David Bourget (Western Ontario)
David Chalmers (ANU, NYU)
Rafael De Clercq
Jack Alan Reynolds
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Cambridge University Press (1983)
The four short works in Untimely Meditations were published by Nietzsche between 1873 and 1876.They deal with such broad topics as the relationship between popular and genuine culture, strategies for cultural reform, the task of philosophy, the nature of education, and the relationship between art, science and life. They also include Nietzsche's earliest statement of his own understanding of human selfhood as a process of endlessly 'becoming who one is'. As Daniel Breazeale shows in his introduction to this new edition of R. J. Hollingdale's translation of the essays, these four early texts are key documents for understanding the development of Nietzsche's thought and clearly anticipate many of the themes of his later writings. Nietzsche himself always cherished his Untimely Meditations and believed that they provide valuable evidence of his 'becoming and self-overcoming' and constitute a 'public pledge' concerning his own distinctive task as a philosopher.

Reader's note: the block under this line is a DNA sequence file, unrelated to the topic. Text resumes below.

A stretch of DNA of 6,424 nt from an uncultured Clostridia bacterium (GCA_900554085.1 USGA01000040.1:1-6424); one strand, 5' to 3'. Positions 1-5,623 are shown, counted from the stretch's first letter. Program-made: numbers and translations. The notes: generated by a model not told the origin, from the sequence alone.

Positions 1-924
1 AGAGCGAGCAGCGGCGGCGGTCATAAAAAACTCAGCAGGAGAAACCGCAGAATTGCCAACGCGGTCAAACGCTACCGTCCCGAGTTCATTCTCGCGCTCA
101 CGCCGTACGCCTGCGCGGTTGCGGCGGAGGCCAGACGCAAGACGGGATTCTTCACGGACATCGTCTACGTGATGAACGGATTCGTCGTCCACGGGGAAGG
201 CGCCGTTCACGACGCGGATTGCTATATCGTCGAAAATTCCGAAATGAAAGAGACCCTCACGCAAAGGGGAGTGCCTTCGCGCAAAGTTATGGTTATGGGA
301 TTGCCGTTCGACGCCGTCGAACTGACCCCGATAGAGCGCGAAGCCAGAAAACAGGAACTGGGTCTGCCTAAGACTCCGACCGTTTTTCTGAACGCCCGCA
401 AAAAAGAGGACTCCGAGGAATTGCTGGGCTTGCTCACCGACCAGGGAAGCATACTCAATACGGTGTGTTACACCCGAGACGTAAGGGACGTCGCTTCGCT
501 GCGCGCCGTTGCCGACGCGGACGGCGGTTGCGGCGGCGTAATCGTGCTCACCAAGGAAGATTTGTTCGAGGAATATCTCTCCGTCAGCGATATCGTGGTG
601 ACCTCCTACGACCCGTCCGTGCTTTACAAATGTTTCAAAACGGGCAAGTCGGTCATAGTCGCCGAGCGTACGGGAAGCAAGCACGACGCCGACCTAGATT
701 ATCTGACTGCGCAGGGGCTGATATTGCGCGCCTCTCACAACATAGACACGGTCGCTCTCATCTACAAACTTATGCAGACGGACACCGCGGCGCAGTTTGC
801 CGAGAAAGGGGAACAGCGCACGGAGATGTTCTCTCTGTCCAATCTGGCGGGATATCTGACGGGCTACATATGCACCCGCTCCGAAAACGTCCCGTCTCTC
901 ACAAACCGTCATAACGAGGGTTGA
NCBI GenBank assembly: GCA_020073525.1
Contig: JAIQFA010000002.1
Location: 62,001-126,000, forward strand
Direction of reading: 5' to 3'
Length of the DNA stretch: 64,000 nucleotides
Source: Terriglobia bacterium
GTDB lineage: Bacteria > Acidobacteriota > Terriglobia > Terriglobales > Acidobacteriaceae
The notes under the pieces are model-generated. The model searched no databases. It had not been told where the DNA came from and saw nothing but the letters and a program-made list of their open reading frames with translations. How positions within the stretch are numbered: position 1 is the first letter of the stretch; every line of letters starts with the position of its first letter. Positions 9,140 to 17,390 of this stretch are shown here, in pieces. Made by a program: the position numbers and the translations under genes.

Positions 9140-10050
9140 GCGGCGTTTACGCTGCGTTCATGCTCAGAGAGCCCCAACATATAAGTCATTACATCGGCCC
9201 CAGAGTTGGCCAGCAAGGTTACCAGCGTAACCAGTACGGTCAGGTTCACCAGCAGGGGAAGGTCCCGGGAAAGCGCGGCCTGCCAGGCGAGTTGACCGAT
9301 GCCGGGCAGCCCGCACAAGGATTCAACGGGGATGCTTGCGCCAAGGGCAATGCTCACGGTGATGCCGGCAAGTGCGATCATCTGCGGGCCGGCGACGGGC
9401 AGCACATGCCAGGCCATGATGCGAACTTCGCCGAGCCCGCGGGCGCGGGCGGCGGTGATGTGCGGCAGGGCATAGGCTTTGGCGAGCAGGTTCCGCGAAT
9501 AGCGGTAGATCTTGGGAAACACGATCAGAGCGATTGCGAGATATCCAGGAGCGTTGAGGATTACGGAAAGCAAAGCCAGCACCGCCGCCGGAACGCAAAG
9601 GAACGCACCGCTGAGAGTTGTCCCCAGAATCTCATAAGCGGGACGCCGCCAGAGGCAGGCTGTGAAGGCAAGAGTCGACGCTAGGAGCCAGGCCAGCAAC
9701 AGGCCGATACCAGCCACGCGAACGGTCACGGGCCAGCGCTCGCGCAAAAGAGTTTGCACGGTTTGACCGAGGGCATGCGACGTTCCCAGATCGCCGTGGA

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Citations of this work BETA
Mark E. Jonas (2010). When Teachers Must Let Education Hurt: Rousseau and Nietzsche on Compassion and the Educational Value of Suffering. Journal of Philosophy of Education 44 (1):45-60.
Jeffrey Blustein (2010). Forgiveness, Commemoration, and Restorative Justice: The Role of Moral Emotions. Metaphilosophy 41 (4):582-617.
Gabriel Zamosc (2013). The Relation Between Sovereignty and Guilt in Nietzsche's Genealogy. European Journal of Philosophy 20 (S1):E107-e142.
Damian Veal (2005). Editorial Introduction. Angelaki 10 (1):1 – 31.
Ernesto Verdeja (2010). Official Apologies in the Aftermath of Political Violence. Metaphilosophy 41 (4):563-581.
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